Virginia Downed By Maryland, 70-61
March 7, 2004
By DAVID GINSBURG
AP Sports Writer
COLLEGE PARK, Md. – Chris McCray scored 15 of his career-high 20 pointsin the second half to bring Maryland back from a double-digit deficit, and theTerrapins enhanced their odds of returning to the NCAA tournament by beatingVirginia 70-61 Sunday night.
The victory enabled Maryland to finish in sixth place in the Atlantic CoastConference. The Terrapins (16-11, 7-9) are seeking to extend theirschool-record run of NCAA tournament appearances to 11.
Elton Brown scored 16 points and Devin Smith had 15 for the Cavaliers(16-11, 6-10), who had won three straight. Todd Billet, whose clutch shootingwas instrumental in those three victories, went 1-for-14 from the field -including 0-for-10 from 3-point range.
After the Cavaliers pulled even at 57, Maryland used a 7-0 run to takecontrol. Jamar Smith made one of two free throws, John Gilchrist added a pairat the line and D.J. Strawberry sank a twisting layup before McCray capped therun with two foul shots with 2:16 remaining.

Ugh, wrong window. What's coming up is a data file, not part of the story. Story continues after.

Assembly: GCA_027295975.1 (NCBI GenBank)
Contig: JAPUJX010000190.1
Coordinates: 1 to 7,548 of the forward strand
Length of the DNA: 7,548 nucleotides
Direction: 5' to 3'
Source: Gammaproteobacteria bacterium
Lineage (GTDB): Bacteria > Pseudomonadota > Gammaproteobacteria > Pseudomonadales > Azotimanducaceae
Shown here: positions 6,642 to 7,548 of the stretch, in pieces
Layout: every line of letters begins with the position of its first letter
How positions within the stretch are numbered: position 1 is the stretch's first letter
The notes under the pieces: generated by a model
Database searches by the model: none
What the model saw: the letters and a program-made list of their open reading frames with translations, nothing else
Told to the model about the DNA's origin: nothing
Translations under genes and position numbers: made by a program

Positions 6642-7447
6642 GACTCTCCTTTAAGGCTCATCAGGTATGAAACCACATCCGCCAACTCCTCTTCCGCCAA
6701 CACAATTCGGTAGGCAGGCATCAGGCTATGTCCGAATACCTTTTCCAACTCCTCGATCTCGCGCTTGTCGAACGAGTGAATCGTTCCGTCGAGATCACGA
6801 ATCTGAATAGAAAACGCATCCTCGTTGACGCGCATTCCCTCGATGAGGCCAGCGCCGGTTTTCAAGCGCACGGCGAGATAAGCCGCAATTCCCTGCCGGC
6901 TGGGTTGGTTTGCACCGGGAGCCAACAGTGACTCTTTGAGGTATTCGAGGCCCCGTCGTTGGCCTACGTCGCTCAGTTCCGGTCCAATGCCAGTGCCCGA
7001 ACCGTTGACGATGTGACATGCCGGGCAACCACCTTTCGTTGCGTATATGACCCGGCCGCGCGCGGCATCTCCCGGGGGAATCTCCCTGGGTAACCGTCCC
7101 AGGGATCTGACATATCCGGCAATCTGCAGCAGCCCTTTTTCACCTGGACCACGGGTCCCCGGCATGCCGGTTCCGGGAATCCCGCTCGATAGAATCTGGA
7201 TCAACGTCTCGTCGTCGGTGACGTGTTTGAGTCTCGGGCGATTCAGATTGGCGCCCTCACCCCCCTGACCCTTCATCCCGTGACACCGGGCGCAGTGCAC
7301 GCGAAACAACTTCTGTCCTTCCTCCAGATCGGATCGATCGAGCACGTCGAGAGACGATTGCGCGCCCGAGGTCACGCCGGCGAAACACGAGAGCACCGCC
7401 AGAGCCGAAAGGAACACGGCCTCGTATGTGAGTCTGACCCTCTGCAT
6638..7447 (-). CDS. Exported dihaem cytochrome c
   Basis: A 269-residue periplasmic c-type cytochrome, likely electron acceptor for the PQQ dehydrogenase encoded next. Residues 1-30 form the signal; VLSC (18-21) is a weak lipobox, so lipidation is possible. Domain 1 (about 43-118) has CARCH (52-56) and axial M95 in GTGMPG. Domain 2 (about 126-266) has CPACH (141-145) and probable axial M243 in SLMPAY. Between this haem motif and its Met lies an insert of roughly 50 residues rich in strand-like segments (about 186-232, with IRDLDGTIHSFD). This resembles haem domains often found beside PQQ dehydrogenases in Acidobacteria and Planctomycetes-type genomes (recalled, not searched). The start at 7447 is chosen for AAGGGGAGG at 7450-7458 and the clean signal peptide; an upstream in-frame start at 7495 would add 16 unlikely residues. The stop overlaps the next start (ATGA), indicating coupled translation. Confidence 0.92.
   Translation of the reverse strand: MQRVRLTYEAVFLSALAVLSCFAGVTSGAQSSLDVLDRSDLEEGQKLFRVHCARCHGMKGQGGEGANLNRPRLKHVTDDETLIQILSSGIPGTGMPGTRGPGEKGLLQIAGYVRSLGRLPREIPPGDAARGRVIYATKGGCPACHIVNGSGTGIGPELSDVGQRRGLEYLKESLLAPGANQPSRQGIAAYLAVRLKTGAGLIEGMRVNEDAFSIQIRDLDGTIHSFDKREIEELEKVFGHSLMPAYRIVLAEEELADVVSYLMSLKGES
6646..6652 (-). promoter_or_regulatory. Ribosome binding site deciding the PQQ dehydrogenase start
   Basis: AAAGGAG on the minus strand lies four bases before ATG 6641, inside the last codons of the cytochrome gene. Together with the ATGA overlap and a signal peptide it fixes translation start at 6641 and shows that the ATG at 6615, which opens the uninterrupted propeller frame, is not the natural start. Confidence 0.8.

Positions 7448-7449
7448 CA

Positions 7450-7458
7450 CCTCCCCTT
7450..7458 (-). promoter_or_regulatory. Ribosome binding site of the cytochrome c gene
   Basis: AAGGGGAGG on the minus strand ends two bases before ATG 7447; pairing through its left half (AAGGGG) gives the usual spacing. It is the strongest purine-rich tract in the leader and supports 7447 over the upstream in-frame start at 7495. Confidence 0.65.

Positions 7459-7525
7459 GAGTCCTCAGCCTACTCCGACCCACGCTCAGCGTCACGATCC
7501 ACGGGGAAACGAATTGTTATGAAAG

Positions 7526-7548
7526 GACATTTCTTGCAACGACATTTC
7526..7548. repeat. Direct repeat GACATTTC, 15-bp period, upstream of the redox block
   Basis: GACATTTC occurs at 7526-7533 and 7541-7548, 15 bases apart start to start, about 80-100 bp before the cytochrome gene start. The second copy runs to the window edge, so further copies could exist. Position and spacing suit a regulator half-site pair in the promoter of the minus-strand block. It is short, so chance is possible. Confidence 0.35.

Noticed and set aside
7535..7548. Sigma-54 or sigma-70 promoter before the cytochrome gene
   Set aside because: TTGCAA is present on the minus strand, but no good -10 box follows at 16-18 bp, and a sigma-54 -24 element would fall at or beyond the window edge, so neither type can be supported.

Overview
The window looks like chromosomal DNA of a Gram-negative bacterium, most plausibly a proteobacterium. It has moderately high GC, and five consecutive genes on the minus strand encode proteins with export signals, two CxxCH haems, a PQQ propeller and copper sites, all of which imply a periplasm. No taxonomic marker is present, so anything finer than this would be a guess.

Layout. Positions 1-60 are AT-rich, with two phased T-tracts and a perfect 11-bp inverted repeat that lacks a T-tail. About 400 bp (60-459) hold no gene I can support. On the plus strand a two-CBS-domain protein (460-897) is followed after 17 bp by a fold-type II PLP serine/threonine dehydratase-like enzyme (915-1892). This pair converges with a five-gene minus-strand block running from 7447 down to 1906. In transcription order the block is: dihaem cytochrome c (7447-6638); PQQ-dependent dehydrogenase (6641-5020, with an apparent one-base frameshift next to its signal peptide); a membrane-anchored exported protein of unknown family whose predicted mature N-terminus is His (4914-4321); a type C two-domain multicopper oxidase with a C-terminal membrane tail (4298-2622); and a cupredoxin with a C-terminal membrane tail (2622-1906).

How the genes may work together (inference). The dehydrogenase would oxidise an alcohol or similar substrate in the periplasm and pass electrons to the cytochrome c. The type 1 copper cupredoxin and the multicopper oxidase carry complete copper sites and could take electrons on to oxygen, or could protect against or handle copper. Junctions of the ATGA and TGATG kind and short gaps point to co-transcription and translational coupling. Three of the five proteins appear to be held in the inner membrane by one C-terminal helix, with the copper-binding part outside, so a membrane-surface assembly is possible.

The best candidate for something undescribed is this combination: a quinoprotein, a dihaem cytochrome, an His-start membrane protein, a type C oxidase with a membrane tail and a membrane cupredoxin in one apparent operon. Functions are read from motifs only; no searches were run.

Virginia closed to 64-61 before Smith made a free throw, then missed thesecond attempt but grabbed the rebound. McCray capped the possession by makingtwo at the line to seal the victory.
Smith, the lone senior on Maryland’s roster, had 10 points and 12 reboundsin what was likely his final home game.
Immediately after the final buzzer, Terrapins coach Gary Williams did adance in front of the bench as the sellout crowd roared its approval.
Up 34-27 at halftime, the Cavaliers quickly expanded the margin to 11 pointson successive baskets by J.R. Reynolds in the opening 40 seconds of the secondhalf.
Maryland called a timeout, then went on an 8-0 run during which Virginiacommitted four turnovers and missed three shots.
It was 40-38 before Jason Clark scored on a putback to end the Cavaliers’seven-minute run without a basket.
McCray then scored eight points in a 14-2 run that gave Maryland a 52-44lead with 7:30 left, but Virginia got six points from Smith in a 13-5 surgethat tied it with 4:29 to go.
That set the stage for another dramatic finish for the Cavaliers, whoseprevious three games were decided by a total of seven points.
The first half featured horrid shooting by both teams. With six minutesleft, Virginia trailed 18-15 despite shooting just 19 percent (5-for-27) fromthe field.
The difference over the first 20 minutes was at the foul line, where theCavaliers went 9-for-9 compared to a 4-for-9 performance by Maryland.